Do We Mean Our "I Love You"s?
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Do We Mean Our "I Love You"s?

"...it is clear that today we struggle to identify just when we really choose to use the phrase “I love you” while meaning it simultaneously."

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Do We Mean Our "I Love You"s?
Flickr via Mikhail Chekmezov

My mother is a stickler for the words “I love you”; emphasizing each chance she gets to lecture that the phrase is special and shouldn’t be thrown around. For so long, I took this opinion and threw it to the side. After all, I was part of several theatre groups -often full of very animated and affectionate people- and I had tons of friends that I expressed my love for while I was with them or talking about them. It wasn’t odd to throw the three words at each other in moments of laughter and approval; it’s just what you did. Needless to say, I never really thought about the phrase when I said it because it became a muscle memory reaction; it never came to mind to think about it meaning.

We all know what love is: a deep affection for another being. I know I love my parents, my sister, my cousins, etc- I’m fortunate enough to be sure of familial love. However, I don’t necessarily consider love when I think about my friends. Harsh at first, the notion isn’t exactly as bad as it sounds; a good relationship is not always equivalent to love. Having an intense companionship or a strong sense of happiness when you’re with a friend doesn’t necessarily mean that you have to love them.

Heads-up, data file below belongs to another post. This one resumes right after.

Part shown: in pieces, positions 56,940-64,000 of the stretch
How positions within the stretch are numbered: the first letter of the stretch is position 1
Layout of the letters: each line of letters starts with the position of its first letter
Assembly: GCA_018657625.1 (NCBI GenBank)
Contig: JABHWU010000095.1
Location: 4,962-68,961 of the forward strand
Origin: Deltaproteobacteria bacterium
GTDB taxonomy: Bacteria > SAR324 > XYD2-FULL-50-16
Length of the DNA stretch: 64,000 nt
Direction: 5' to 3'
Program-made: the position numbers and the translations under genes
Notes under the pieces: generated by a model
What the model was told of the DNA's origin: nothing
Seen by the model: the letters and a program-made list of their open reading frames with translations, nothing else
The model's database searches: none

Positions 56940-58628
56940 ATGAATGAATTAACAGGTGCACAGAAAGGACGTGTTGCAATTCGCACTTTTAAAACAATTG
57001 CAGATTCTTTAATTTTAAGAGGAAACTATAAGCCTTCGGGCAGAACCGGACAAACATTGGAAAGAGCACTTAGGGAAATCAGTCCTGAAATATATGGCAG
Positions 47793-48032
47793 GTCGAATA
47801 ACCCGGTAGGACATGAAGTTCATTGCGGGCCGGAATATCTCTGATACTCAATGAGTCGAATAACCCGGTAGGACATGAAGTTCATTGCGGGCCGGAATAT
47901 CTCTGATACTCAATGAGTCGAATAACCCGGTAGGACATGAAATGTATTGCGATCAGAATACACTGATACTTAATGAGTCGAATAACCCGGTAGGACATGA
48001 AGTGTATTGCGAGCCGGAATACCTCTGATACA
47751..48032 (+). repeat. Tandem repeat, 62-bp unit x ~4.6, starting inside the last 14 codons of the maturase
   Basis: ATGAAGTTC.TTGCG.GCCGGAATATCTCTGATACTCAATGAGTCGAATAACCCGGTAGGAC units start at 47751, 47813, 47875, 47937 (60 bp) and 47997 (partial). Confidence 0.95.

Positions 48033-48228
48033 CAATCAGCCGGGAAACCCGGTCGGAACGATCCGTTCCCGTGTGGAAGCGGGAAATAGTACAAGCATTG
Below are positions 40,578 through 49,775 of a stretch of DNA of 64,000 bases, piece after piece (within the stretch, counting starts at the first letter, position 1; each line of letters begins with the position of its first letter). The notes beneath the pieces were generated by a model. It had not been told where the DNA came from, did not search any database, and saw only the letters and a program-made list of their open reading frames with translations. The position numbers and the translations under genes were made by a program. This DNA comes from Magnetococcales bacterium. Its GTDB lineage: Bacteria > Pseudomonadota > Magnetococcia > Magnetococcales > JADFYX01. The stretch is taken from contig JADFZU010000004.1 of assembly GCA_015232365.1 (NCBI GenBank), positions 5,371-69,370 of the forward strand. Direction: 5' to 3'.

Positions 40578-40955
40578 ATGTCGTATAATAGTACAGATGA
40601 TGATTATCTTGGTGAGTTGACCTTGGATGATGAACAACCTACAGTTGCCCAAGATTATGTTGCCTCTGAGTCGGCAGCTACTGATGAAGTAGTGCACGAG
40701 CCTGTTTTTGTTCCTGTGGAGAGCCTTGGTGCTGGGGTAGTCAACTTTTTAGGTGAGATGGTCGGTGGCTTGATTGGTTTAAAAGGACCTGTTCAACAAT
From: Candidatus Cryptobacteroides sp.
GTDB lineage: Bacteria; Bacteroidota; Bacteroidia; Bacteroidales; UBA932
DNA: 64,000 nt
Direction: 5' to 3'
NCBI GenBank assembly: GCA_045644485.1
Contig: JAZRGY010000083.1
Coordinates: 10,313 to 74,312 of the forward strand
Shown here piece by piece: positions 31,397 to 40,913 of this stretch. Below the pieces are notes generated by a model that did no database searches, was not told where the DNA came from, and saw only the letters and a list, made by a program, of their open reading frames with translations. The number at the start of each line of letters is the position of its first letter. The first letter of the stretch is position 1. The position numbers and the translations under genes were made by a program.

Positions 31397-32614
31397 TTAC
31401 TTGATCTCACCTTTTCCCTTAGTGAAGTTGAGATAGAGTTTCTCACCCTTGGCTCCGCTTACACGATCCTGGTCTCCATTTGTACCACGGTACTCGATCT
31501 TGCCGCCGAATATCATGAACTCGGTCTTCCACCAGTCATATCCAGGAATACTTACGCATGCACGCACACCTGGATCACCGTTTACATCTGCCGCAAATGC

Of course, it is nice to throw the phrase around. It sends positive vibes and feelings in every which direction, and can’t necessarily do serious harm. To say you love your friend can just be a great way to emphasize just how much you appreciate them being there. Of course, you can love a best friend just as you would a sibling, and in that case the phrase fits.

On the other side of the issue, I find it humorous that some are obliged, forced even, to throw the words “I love you” towards certain individuals in life. Family members specifically assume that the similarity of DNA and blood creates a strong bond that just brews love naturally, and in many fortunate cases, this is the truth. However, it hurts to imagine the unfortunate souls that are instantly confused with the idea of love, growing up and habituating to giving out the phrase to those they are near frequently. Though some familial relationships are strung with hardship and toxic nature, individuals feel obliged to consider it to be love, regardless.

Furthermore, it is clear that today we struggle to identify just when we really choose to use the phrase “I love you” while meaning it simultaneously. The habit comes easily, and in result the phrase meaning becomes diminished. However, the three words hold so much importance in our lives and the love we receive from one another is a truly driving force. Therefore, it is certain that once we define for ourselves who gains our love, we’ll become freer and more certain of our safe environments.

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This article has not been reviewed by Odyssey HQ and solely reflects the ideas and opinions of the creator.
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